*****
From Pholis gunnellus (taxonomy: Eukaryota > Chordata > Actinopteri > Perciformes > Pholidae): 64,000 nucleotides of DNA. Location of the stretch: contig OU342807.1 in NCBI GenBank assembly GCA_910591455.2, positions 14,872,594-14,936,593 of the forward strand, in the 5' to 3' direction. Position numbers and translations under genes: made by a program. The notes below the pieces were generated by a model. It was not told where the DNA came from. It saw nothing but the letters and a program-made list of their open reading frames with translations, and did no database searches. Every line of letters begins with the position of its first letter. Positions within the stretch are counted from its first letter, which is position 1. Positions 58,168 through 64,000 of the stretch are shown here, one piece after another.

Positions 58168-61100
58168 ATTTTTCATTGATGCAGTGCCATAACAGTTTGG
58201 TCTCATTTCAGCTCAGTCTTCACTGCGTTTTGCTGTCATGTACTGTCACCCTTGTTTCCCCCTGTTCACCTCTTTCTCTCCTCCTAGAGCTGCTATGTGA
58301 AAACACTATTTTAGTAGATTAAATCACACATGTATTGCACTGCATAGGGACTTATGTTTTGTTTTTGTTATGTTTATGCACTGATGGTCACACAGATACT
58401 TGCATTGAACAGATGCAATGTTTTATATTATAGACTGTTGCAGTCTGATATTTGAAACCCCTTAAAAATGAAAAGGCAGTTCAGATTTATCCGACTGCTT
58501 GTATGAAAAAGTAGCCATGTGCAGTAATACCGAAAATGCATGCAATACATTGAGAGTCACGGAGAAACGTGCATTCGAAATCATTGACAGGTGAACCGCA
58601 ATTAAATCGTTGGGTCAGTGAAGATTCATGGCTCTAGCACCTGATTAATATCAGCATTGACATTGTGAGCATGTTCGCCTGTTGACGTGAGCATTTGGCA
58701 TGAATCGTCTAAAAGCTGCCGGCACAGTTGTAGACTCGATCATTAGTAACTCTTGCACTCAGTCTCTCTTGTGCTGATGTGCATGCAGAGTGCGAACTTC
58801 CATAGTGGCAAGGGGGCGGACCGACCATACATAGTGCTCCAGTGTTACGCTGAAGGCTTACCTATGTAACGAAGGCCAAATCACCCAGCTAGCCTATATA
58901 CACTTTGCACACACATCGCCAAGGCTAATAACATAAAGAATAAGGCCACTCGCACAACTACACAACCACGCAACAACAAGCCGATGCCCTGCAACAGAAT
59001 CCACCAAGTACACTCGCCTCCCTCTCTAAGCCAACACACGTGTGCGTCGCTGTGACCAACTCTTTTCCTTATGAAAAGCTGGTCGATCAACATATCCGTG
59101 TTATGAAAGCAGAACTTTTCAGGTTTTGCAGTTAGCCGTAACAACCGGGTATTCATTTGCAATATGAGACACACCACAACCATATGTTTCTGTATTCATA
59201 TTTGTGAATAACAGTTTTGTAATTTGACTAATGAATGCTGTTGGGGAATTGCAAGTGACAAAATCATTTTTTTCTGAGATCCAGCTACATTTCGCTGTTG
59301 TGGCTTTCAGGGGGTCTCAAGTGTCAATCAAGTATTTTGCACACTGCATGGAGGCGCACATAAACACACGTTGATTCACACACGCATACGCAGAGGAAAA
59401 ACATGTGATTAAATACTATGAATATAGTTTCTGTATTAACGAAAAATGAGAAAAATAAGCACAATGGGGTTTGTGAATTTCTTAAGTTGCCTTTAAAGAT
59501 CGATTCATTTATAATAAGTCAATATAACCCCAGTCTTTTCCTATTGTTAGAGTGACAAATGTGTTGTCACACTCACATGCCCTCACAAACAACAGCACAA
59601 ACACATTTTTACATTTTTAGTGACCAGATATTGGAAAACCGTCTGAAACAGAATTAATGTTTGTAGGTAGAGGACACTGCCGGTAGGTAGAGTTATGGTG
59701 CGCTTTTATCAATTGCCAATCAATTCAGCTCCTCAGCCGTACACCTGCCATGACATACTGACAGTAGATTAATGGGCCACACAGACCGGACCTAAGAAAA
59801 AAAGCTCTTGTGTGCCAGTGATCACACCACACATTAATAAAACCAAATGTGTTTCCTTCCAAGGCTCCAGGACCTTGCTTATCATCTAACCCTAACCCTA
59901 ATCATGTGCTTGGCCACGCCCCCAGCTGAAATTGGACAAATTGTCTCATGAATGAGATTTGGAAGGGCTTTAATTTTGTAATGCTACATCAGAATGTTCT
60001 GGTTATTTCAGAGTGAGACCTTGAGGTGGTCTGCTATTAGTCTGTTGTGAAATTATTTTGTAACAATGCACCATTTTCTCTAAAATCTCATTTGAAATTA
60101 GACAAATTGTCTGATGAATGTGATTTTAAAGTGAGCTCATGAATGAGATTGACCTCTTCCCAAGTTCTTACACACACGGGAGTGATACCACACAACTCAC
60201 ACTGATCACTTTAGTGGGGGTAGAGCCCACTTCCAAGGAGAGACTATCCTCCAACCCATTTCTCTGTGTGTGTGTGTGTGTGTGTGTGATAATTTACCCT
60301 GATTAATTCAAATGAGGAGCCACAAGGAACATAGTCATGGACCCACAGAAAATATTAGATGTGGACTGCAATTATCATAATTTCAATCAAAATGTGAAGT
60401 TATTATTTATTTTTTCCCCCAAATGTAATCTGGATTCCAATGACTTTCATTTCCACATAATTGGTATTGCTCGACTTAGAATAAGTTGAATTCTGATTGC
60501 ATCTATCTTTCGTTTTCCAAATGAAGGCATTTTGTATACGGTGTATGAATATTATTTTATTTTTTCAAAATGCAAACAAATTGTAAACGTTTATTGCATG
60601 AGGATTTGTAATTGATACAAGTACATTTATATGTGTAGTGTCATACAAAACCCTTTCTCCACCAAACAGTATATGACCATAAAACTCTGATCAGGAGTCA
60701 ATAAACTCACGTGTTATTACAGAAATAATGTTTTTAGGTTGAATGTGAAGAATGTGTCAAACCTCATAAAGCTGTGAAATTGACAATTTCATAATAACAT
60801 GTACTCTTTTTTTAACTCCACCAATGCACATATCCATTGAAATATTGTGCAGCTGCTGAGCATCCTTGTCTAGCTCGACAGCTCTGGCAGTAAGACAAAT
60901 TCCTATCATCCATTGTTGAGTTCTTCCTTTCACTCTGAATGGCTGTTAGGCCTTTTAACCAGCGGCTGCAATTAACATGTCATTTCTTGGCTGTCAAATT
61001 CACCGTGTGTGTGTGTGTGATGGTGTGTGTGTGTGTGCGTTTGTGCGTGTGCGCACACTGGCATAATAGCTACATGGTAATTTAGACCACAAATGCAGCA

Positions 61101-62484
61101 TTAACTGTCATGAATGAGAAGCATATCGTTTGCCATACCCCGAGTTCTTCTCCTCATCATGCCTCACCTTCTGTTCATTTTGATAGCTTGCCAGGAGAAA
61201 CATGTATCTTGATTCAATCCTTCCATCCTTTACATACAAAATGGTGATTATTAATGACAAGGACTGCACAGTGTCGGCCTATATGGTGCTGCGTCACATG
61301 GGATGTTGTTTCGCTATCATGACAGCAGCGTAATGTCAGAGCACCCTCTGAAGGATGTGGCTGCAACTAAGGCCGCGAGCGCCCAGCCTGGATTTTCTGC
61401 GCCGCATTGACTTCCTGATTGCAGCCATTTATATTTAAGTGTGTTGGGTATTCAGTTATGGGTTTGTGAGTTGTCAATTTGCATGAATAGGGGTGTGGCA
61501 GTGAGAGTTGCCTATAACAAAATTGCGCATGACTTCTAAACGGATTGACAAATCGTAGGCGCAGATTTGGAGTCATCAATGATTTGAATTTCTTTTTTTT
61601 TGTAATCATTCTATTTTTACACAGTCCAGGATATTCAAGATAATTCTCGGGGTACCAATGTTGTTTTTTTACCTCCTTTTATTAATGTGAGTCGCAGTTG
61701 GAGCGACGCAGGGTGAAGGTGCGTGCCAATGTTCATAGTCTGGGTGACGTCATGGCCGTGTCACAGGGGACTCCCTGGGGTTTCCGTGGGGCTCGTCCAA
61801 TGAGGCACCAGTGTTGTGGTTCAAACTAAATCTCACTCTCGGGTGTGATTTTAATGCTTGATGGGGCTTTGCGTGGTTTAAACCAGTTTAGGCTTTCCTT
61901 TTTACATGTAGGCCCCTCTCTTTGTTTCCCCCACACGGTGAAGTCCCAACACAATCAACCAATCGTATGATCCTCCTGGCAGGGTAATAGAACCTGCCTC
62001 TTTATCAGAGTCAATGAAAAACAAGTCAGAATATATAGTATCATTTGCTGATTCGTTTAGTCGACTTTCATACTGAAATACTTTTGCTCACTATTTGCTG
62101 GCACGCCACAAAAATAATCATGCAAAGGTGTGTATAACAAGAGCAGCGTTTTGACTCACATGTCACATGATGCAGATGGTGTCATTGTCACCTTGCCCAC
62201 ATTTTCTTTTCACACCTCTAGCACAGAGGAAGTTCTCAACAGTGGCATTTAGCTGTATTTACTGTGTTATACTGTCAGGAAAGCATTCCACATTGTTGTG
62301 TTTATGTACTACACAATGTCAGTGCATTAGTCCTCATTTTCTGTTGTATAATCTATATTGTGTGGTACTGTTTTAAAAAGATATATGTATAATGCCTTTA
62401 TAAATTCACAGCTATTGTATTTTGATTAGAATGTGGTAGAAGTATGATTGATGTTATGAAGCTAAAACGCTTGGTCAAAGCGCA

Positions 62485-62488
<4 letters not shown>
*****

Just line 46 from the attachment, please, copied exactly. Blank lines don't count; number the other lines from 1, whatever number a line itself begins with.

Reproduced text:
62301 TTTATGTACTACACAATGTCAGTGCATTAGTCCTCATTTTCTGTTGTATAATCTATATTGTGTGGTACTGTTTTAAAAAGATATATGTATAATGCCTTTA